Let’s Get Another Opinion for Choosing Pearls
This ocean loving jeweler adores pearls whether in round shapes or lumpy baroques. So when I read this great information from Antoinette Matlins, crazily over-qualified Gemologist and master of the gem and pearl universe, I asked if I could share it with you.
She, awesome gem diva that she is, she said “yes.” For pearls that will give you years of lustrous beauty, follow these proven tips from professional gemologist Antoinette Matlins, from the latest edition of her wonderful book, The Pearl Book.
I did my usual Calla subheading thing, but the info is pure Antoinette!
Five Things You Need to Consider in Choosing Pearls For You
1. Select pearls with a rich lustrous character.
2. Select pearls that have relatively smooth surfaces.
3. Select pearls with a pleasing shape.
4. Select a color that complements your own skin, hair and eye color.
5. Select the appropriate size.
Why Pearl Luster Is Important to Your Choice
The more intense the luster—the brighter and more luminous the pearl—the better. The intensity of the luster can be a visual indicator of the thickness of the coating; highly lustrous pearls will have a thick pearl coating.
Avoid chalky, dull or lifeless pearls, because these usually have a thin pearl coating that will chip or peel off, leaving only the shell nuclei, which are worthless shell beads!
How Smooth do You Need Your Pearls to be?
Fine cultured pearls with a thick pearl coating rarely have flawless surfaces. Minor surface imperfections are acceptable in pearls with intense luster. Avoid pearls with large blisters, pits or visible surface cracks.
Is Round the Sexiest Shape in Pearls?
Shape is an important factor affecting cost. The rarest and costliest shape for a lustrous pearl is round. Most “round” pearls are not perfectly round (the more perfectly round, the rarer and more costly; the more out-of-round, the less rare and costly).
Caution: Most chalky, thin-coated pearls are very round (the round core inserted initially hasn’t been inside the oyster long enough for the coating to thicken sufficiently to jeopardize the shape).
There are many lovely shapes other than round from which you can choose today, and lustrous pearls in any shape, even those that are slightly out-of-round, are preferable to a round pearl with low luster and a thin pearl coating. Even if very round, avoid pearls that are chalky or lack a luminous glow that comes from deep within the pearl.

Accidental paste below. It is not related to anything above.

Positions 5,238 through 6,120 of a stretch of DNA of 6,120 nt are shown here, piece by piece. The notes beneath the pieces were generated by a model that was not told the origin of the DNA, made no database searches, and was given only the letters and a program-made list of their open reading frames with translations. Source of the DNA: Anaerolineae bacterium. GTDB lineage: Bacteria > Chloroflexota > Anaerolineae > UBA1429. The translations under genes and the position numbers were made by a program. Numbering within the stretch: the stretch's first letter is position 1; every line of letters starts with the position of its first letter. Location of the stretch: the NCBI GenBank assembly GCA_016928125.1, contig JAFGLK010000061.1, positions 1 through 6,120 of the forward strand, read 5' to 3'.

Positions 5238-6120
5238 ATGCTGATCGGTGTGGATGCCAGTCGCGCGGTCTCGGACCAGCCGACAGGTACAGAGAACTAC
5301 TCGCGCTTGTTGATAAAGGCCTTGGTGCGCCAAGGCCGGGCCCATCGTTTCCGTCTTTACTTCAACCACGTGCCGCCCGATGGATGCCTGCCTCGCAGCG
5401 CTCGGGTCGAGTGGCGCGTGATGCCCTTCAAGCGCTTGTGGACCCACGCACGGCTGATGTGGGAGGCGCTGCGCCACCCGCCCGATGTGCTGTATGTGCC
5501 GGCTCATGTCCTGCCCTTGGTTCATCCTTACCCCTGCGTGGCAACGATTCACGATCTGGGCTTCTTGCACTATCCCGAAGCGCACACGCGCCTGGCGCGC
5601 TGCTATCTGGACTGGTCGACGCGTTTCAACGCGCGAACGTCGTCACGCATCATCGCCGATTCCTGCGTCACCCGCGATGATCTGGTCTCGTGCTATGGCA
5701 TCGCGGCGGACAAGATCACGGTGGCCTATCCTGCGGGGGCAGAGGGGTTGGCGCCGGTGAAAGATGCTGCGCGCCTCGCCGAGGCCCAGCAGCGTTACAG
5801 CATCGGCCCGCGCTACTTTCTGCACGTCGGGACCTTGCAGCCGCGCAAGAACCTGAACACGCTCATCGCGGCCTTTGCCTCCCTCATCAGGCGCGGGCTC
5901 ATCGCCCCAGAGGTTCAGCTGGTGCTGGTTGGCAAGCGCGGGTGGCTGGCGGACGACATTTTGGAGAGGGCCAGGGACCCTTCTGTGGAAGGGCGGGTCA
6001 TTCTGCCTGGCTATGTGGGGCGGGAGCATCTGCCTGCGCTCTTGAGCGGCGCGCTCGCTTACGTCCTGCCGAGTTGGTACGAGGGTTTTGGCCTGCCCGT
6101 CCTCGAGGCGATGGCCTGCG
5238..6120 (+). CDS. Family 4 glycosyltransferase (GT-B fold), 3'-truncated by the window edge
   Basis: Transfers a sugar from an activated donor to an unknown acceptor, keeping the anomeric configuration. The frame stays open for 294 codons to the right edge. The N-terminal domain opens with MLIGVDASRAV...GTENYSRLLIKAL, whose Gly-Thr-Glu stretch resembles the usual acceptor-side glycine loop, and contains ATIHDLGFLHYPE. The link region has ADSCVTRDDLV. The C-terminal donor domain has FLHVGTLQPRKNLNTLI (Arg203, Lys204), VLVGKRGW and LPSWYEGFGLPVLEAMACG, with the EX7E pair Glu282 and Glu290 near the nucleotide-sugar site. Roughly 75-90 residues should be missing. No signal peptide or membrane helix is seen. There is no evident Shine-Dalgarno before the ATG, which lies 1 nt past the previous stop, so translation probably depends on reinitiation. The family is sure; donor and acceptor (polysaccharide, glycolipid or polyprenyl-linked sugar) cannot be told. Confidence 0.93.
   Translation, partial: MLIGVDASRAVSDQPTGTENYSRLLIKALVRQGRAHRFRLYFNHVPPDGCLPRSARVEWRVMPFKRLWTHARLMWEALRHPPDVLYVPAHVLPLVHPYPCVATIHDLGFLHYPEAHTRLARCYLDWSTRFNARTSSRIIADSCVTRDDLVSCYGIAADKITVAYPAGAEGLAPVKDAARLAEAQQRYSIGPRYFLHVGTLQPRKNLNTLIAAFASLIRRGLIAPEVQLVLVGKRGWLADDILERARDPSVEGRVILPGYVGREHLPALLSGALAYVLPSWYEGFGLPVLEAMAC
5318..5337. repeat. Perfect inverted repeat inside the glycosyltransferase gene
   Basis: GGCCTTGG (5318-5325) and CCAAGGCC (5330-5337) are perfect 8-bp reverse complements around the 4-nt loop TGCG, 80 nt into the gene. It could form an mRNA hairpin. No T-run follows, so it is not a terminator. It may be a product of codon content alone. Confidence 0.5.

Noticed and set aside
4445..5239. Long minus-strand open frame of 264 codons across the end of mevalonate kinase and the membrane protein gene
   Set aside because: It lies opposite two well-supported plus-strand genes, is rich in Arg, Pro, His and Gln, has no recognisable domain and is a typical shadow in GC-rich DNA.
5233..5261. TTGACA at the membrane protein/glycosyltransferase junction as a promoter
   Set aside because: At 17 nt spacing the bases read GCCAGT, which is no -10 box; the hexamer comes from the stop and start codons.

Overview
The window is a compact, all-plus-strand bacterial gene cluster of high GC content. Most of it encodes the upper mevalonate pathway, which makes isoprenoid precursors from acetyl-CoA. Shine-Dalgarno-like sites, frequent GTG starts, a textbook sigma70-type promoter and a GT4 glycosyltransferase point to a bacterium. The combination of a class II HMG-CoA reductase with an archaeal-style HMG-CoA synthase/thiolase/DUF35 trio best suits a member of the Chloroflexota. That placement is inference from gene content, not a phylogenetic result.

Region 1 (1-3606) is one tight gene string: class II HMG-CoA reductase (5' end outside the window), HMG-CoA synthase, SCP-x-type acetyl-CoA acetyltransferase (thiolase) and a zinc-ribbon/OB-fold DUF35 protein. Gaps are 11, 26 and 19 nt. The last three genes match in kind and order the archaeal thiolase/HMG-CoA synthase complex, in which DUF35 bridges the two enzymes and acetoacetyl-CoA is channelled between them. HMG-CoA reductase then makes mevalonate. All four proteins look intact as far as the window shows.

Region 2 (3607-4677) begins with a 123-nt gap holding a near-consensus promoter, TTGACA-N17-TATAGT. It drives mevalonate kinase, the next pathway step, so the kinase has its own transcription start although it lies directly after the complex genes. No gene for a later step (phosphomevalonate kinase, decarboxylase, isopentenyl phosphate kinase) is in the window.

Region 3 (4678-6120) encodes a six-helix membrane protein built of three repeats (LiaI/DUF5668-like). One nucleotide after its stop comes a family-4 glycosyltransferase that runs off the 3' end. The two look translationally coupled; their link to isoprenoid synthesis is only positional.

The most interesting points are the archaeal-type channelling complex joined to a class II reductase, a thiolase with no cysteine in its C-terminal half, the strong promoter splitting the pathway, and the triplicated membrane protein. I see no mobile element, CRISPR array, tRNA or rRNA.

What You Need to Know About Pearl Color
Although color affects cost because some colors are rarer than others, you should select the color that is best suited to your own complexion. In terms of cost, white pearls that possess a faint blush of pink across the surface are rarer and costlier than those that are slightly creamy in color.
Other colors, such as black or gold, are rare and costly and, depending upon the exact shade of color, can be rarer and more costly than some white pearls.
Caution: Many pearls are artificially colored. Be sure to ask whether or not the color is natural and be sure this information is stated on the receipt. For pearls in rare colors such as black or gold, ask the jeweler to obtain a report from a respected gem-testing laboratory verifying natural color.
Pearl Size Information and Ideas on Getting it Right
Size can dramatically affect the cost of pearls. Larger pearls in fine quality are rarer and sell for much more than smaller pearls. The size of a cultured pearl is given in millimeters and indicates the diameter of the pearl.
In the classic round, white pearl, there is a dramatic jump in price at 8 millimeters; pearls in a 7½-millimeter size will be much more affordable. When buying a necklace or pearl strand, if you can’t afford the size you really want, in the quality you want, consider several strands in a smaller size. Two or more strands of smaller pearls can create a look comparable to a single, larger strand, for less money.
Editorializing from Calla
That my friends is the great advice from Antoinette Matlins. I’ll mention that I sell pearls and have a number of pearl importers that I work with.
Different areas of the world export different types of pearls. We even get some pearls here in America.
As pioneering pearl farmer John Latendresse famously said, “It is not the pristine clear blue waters of Tahiti with half naked women diving for pearls, rather it’s the muddy rivers of Tennessee, a little bit less romantic, but maybe more intriguing.”
John’s unique non-color treated cultured pearls are a source of pride in America.
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